Lindsey Jensen and Faculty Mentor: Tara Carpenter, Art Education
Tara Carpenter and I traveled to Portland and led a discussion with about 50 people at the National Ceramic Education Association. We researched the trend of unskilled ceramic artwork that has been happening in the art world lately. Conceptual work that is done by someone who has no real knowledge of ceramics is more prevalent in galleries than skilled ceramic art. Ceramics is in a weird place between art and craft and often times schools get caught in the middle. We e-mailed and interviewed 30 teachers on their opinions of this topic as well as how they incorporate conceptual art in their classrooms. We then led a discussion on this divide between conceptual art and skill based art that is happening in the school systems.
The best part of this experience was reaching out to teachers and learning about their experiences and how they work in the classroom. This happened while we were gathering research and also as we were leading the discussion. It was really amazing to be in front of a group of teachers and hear their ideas and opinions on the topics that we had researched. It was also really cool to hear what they were doing in their classrooms and how they build communities out of their classrooms.
I had a crazy semester, so I didn’t put as much into it as I could have if so much wasn’t going on. I was the president of the NAEA Student Chapter and we won student chapter of the year, so we presented in New York this spring and I was also student teaching so things got a little crazy. I wish I had applied earlier, say last year and could have put more time into the project.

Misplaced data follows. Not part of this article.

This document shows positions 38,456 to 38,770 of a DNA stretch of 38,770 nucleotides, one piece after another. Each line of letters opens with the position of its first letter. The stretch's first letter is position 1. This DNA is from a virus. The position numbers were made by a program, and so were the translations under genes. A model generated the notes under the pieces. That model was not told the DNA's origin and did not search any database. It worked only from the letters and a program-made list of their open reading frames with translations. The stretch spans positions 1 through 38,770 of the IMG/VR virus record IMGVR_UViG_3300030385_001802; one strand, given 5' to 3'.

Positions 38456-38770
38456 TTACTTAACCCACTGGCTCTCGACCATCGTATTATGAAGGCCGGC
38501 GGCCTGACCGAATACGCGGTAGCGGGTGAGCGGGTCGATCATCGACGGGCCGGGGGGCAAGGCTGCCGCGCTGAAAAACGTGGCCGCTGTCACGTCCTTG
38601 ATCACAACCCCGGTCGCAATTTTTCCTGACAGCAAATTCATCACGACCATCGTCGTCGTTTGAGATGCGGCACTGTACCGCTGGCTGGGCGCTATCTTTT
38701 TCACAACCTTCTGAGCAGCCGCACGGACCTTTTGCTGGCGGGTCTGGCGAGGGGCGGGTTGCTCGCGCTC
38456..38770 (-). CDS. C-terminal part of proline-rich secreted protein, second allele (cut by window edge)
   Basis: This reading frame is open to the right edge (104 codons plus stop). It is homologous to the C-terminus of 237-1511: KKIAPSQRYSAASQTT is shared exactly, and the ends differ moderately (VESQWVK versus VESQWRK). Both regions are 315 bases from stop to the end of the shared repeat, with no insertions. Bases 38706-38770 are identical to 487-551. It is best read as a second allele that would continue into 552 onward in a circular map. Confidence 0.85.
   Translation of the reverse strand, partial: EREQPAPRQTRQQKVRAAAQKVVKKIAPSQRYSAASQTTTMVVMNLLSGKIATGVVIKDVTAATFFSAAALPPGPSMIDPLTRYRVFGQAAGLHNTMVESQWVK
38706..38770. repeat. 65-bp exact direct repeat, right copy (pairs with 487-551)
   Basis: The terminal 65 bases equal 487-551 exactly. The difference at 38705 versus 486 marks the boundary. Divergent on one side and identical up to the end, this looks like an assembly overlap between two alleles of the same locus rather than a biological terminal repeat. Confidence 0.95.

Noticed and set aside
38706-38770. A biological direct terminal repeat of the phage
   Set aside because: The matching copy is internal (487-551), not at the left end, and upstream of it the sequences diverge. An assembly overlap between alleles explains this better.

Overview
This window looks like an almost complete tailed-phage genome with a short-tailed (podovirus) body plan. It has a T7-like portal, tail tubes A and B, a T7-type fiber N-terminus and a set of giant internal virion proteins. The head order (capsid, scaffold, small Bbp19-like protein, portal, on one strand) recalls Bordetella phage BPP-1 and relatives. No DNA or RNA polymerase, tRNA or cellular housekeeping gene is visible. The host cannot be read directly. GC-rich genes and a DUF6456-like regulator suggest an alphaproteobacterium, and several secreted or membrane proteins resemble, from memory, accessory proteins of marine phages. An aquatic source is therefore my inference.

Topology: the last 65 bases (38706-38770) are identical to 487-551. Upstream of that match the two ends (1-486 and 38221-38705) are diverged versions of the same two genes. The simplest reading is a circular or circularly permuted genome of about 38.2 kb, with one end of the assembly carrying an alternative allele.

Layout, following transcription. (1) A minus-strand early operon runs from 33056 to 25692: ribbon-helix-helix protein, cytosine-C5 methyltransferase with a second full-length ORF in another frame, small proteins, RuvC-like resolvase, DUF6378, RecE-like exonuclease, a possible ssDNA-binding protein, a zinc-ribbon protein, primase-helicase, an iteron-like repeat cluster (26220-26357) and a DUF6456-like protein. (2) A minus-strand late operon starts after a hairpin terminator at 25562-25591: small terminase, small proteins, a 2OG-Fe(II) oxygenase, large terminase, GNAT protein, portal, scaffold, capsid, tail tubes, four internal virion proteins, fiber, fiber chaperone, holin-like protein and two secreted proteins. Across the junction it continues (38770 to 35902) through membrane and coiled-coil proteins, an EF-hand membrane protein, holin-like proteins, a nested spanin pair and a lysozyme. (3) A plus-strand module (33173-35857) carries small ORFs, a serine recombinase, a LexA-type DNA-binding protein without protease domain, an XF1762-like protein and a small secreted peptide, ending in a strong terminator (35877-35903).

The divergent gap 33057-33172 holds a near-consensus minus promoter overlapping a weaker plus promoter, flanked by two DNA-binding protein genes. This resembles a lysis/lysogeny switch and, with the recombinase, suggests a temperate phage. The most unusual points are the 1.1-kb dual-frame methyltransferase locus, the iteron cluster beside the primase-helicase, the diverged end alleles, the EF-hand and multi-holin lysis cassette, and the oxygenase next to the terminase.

My mentor pretty much became my school mom. Not only did I learn a lot more about teaching and was able to meet people across the country, it created a life long relationship. I think it also helped me become a better teacher. Our discussion ended up focusing on building a classroom culture and how knowing your students is the key to being able to incorporate conceptual art. I learned a lot from everyone in the room and it helped me better understand that there are more factors in teaching than just ideas.
Thank you so much for making this possible! I learned so much from both the research and also the discussion we led. Being able to go to the conference in Portland allowed me to attend workshops on both teaching and how to be a better ceramicist. I also met many wonderful artists and even got a critique of my artwork from one of them. I was able to learn how to be a better artist and teacher and also connected to the ceramics community all across the country. This experience helped me build confidence and led to changes in my curriculum as I was student teaching. My assignments became more student based which allowed the students to explore their ideas and feelings through contemporary art. The conference taught me how to be sensitive to my students needs so that they are comfortable enough to explore the gritty parts of life.